By Sarah Simpkin
In this column we’ll be featuring interviews with local library, archives and museum staff and students. Our fifth interviewee is Esenia Jubea.
Who are you?
I’m Esenia Jubea, Information Resource Coordinator at the National Capital Commission. I started working with NCC about two and half years ago. It started as a three-week field work placement during my Library and Information Technician diploma at Algonquin College, and they’ve kept me on to work on special projects ever since!
What kinds of projects?
My first one was my pride and joy! I worked to build a Digital Photo Catalogue for the NCC architects, meant to help them search, easily locate and download photos of previous projects. After just seven months the archive contained more than 39 thousands photographs. I’ve prepared a slide collection for transfer to Library and Archives Canada, and also worked on transferring information to Heritage Canada. My current position is split between two roles, but I’m still within the same department. I spend half of the day in the service centre managing the business information and helping our clients search for it. The other half of the day I am support the administration of our Enterprise Content Management System (ECM). Our physical and electronic documents are managed through this system.
Wow, sounds like a wide range of tasks! How did Algonquin College prepare you for this work?
The program gave me the main skills for getting into both library and information management roles. Most importantly, though, they taught me how to learn. The program really encouraged me to keep learning. I especially enjoyed taking database-related courses, and was happy to discover that I would keep working with them on the job.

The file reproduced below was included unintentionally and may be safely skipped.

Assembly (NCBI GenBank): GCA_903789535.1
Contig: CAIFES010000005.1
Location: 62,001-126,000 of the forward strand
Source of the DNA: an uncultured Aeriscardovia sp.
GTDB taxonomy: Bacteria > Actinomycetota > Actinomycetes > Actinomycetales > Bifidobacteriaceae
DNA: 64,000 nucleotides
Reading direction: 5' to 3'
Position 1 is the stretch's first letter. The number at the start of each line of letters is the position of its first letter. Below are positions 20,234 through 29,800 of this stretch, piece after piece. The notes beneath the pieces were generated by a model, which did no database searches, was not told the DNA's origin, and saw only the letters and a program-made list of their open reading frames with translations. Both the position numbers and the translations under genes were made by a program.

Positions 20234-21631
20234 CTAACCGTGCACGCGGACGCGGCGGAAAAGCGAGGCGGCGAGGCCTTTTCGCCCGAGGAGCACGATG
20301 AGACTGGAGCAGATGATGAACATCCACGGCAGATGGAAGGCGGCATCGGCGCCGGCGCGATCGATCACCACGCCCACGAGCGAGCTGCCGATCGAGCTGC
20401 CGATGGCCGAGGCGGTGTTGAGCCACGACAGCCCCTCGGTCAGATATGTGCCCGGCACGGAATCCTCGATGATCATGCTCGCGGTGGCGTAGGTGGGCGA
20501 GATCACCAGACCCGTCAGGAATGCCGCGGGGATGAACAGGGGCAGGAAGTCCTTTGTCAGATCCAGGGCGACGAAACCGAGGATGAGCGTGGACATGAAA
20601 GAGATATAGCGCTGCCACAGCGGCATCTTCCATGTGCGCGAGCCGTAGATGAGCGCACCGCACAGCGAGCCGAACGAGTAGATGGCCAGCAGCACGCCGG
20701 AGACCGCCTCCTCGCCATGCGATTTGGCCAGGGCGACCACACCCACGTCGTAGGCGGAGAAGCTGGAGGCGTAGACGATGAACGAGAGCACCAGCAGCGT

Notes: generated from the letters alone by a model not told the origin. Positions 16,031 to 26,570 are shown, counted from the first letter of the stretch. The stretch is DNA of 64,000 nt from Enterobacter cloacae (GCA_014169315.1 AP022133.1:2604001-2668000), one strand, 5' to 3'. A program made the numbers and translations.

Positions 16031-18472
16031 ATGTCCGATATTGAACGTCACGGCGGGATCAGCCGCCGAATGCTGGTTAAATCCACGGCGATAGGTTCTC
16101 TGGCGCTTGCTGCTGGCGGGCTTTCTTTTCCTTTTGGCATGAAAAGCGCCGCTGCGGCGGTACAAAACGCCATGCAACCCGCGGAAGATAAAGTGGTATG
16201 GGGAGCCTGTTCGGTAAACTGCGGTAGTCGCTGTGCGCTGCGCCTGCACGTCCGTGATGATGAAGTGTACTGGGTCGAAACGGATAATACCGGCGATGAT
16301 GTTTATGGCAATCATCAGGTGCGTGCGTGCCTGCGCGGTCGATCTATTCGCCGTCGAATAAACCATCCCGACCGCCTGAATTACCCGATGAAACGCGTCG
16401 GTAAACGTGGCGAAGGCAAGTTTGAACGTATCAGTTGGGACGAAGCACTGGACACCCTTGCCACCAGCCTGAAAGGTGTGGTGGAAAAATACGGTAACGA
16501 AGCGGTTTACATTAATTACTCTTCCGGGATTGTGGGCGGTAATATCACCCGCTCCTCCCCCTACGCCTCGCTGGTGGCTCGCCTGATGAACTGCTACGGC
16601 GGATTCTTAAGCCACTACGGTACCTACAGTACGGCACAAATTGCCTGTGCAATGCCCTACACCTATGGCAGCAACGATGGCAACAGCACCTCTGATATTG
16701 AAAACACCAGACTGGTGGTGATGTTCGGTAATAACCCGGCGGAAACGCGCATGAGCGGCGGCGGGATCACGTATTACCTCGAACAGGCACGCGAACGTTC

How did you discover the program?
I wasn’t sure which program to take at first, but Algonquin’s career counselling staff was very helpful. I researched the job market in Ottawa, and realized just how many information management jobs exist in all kinds of organizations. I had a great mentor in Helena Merriam, the program coordinator. I also had the fortune to meet my current supervisor early on. Lindsay Stephenson has taught me so much — I’m still learning so many things from her and from the rest of the NCC team. It’s a very supportive and friendly work culture.
Helena mentioned that you grew up in Moldova.
I immigrated to Canada from Moldova seven years ago. I can’t believe how much has happened in that time. I’ve studied two languages, completed my diploma, found work in my field, and had my second child! I’ve fallen in love with this country. I’ve met some amazing people and felt very supported.
How do you like working for the NCC?
I enjoy it enormously! I’m only a small part of the team, but I’m very proud to the work that we do, and I’m happy that I’m able to contribute to keeping the National Capital Region as a source of pride for Canadians. Our work culture is very positive. People are very friendly and collaborative, team-building is very important to them, and the corporation provides a lot of learning opportunities for staff.
Do you have any advice for people considering the Library and Information Technician program at Algonquin College?
The program provides so many opportunities to see what library and information management work is like. Field placements are so important, and can lead to permanent jobs. They allow you to get a taste of the work. Practical experience working in those environments is so valuable. I also encourage students to meet as many people as possible. Don’t be shy! Show your enthusiasm!
It sounds like interpersonal skills are very important.
They really are. It’s not just about working with information — people are a big part of the process too. My favourite part of the job is being able to bring the right information to the right people at the right time. It’s so rewarding when I help someone find exactly what they were looking for.
Who should I interview next?
I think another ‘Reliable Source’ should be Priyanka Sabnany. She is working as a Library Technician for the Ottawa-Carleton District School Board. I met her while volunteering at my children’s school. You will be amazed to hear her story — especially the part about building the Chapman Mills Public School Library from scratch.